The American doctor who carried the Ebola virus from Guinea to New York, riding the subway and going bowling before symptoms developed, said the public was never properly educated about the disease.
Dr Craig Spencer, an emergency room physician, penned an article for Wednesday’s New England Journal of Medicine that blamed politicians and media outlets for fanning fears.
‘When we look back on this epidemic, I hope we’ll recognize that fear caused our initial hesitance to respond – and caused us to respond poorly when we finally did,’ Spencer wrote.
Slammed: Dr Craig Spencer penned an article for the New England Journal of Medicine attacking the media and politicians for alarmist reports and attempts to use the Ebola outbreak for political gain
The emergency room physician treated patients in Guinea with the Doctors without Borders, before returning to the United States last October.
He developed symptoms consistent with those of Ebola and was diagnosed on October 23, just days after arriving in the United States.
Media reports about Spencer’s diagnosis, the first in New York, focused on how he rode the subway, went out to eat and even went bowling between his return and the diagnosis.
Little attention, Spencer argued, was spent on how the disease is known to be transmitted, and that research points to it being ‘nearly impossible for me to have transmitted the virus before I had a fever.’
Spencer also bemoaned how he was described as a ‘a fraud, a hipster and a hero’ at the same time by news reports.
‘The truth is, I am none of those things,’ he said. ‘I’m just someone who answered a call for help and was lucky enough to survive.’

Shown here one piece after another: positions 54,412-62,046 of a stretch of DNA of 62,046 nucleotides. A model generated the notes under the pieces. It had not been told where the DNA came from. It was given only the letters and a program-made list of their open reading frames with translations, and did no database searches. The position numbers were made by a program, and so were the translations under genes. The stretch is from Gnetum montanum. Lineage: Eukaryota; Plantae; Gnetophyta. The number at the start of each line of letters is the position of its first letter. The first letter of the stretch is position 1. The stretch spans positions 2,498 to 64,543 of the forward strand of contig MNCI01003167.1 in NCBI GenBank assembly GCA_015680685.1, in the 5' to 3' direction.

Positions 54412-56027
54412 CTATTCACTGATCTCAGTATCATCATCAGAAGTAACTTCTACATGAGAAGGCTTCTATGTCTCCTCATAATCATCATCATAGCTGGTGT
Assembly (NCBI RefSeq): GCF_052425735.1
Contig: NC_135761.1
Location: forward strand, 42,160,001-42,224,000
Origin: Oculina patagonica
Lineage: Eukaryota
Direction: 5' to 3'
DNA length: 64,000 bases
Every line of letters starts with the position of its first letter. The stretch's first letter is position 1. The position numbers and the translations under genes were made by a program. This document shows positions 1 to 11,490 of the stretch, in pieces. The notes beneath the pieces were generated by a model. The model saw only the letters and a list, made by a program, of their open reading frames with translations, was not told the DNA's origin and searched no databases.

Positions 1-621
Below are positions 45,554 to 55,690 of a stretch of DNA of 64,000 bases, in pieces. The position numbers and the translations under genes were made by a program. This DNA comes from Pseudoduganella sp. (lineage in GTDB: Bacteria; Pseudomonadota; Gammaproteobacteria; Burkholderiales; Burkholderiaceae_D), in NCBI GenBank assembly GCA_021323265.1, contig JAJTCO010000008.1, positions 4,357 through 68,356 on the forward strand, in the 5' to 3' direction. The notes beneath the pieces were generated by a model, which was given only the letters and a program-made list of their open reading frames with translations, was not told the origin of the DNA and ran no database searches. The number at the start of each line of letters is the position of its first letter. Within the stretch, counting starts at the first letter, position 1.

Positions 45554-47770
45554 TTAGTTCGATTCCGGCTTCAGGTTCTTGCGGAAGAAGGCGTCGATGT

Responding: Spencer traveled to Guinea in order to treat Ebola patients, returning in October and being diagnosed shortly after his arrival in the US
Engaged: Spencer’s fiancee, Morgan Dixon, was admitted to the hospital after Spencer’s diagnosis but was soon released
‘Meanwhile, politicians, caught up in the election season, took advantage of the panic to try to appear presidential instead of supporting a sound, science-based public health response,’ he added.
Following Spencer’s diagnosis, New York Governor Andrew Cuomo and New Jersey Gov Chris Christie announced 21-day quarantines for those arriving in either state after working with Ebola patients.
Each governor painted federal health guidelines as inadequate during their announcements, but Spencer called such talk counter productive.
They ‘enacted strict home quarantine rules without sufficiently considering the unintended side effects,’ namely encouraging those exposed to lie out of fear of quarantine.
The sick, according to Spencer, would opt not to seek treatment while caregivers working with Ebola patients would ‘alter their travel plans or misreport their exposure to avoid quarantine.’
Another voice criticizing politicians’ reactions to the outbreak of Ebola in West Africa, which had caused the deaths of 3,416 in Sierra Leone as well as hitting Liberia and Guinea, was nurse Kaci Hickox.
In an op-ed in the Guardian, Hickox explained her frustration over being labeled the ‘Ebola nurse’ by Gov Christie in spite of her never having symptoms of the virus.
‘This is what did happen: I was quarantined against my will by overzealous politicians after I volunteered to go and treat people affected by Ebola in west Africa,’ she wrote.
‘Christie and my governor in Maine, Paul LePage, decided to disregard medical science and the constitution in hopes of advancing their careers,’ she added.
Spencer was released on November 11 having cleared the virus with the help of a blood plasma transfusion from an Ebola survivor.
‘We all lose when we allow irrational fear, fueled in part by prime-time ratings and political expediency, to supersede pragmatic public health preparedness,’ Spencer wrote.